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Cultural adaptation between western buyers and chinese suppliers

By Fu Jia


There are undoubtedly multiple factors that may contribute to the failure of a relationship, such as product quality or supplier reliability; however, when Western buyers source from China and attempt to build partnerships with Chinese suppliers, it is highly likely that they and their Chinese partners will encounter relational difficulties rooted in cultural differences between China and the West. Cultural adaptation is proposed as a solution to this problem; however the process of how each partner in a China-West partnership adapts to each other over time is not clear. Furthermore, the causal relationship between cultural adaptation and the mutual benefits of partnership has not previously been tested, nor have the contextual factors influencing the cultural adaptation process been identified. A multiple case study method was selected to answer three research questions developed from the three gaps identified above. Four China-US/UK cross cultural partnerships were selected for case analysis, which involved the retrospective evaluation of how both parties in each partnership adapt. The main instrument of data collection was the semi-structured interview supplemented with questionnaires and observations. The research concludes that as a result of cultural adaptation by both parties, a hybrid culture forms at the interface between Western buyers and their Chinese suppliers and is a combination of Guanxi and Western rules and procedures. Organizations as a whole do not adapt culturally, but rather those individuals working closely with each other at the interface of the two organizations including those working for Western buyer IPOs (International Purchasing Offices) in China and those who are top or middle level management in the Chinese suppliers. Two emerging contextual variables including the ownership of Chinese suppliers and the structure of IPOs have been identified from cross case analysis. The research also concludes that the higher the level of cultural adaptation the greater the mutual benefits perceived by both parties of the relationship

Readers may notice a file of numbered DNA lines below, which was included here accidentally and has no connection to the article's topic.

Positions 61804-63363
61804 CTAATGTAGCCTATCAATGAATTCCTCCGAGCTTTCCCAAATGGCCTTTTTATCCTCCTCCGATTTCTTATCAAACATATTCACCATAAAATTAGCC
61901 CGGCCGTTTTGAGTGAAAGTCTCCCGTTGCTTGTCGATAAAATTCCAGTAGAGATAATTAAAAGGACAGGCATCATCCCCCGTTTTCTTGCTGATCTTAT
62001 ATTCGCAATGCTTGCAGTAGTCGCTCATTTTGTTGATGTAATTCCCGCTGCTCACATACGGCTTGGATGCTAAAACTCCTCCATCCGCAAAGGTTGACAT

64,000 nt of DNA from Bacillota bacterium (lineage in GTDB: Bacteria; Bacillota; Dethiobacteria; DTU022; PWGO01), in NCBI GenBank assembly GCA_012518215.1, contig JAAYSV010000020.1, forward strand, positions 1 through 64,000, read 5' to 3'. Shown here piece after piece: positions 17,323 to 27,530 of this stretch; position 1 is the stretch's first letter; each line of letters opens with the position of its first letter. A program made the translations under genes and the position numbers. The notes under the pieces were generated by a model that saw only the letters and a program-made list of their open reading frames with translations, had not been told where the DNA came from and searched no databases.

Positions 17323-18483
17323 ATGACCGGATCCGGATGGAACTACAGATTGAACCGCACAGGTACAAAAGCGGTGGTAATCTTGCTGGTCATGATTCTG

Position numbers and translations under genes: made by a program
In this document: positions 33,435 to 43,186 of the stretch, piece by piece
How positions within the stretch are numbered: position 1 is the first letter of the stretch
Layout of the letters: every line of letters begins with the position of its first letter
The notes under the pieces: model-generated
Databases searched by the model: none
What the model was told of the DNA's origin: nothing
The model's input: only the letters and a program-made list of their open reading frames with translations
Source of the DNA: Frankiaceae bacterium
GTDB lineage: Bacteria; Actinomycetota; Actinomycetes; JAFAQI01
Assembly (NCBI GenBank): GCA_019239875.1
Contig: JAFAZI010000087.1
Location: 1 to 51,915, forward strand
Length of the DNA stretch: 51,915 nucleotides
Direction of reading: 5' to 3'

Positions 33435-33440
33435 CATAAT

Publisher: Cranfield University
Year: 2009
OAI identifier:
Provided by: Cranfield CERES

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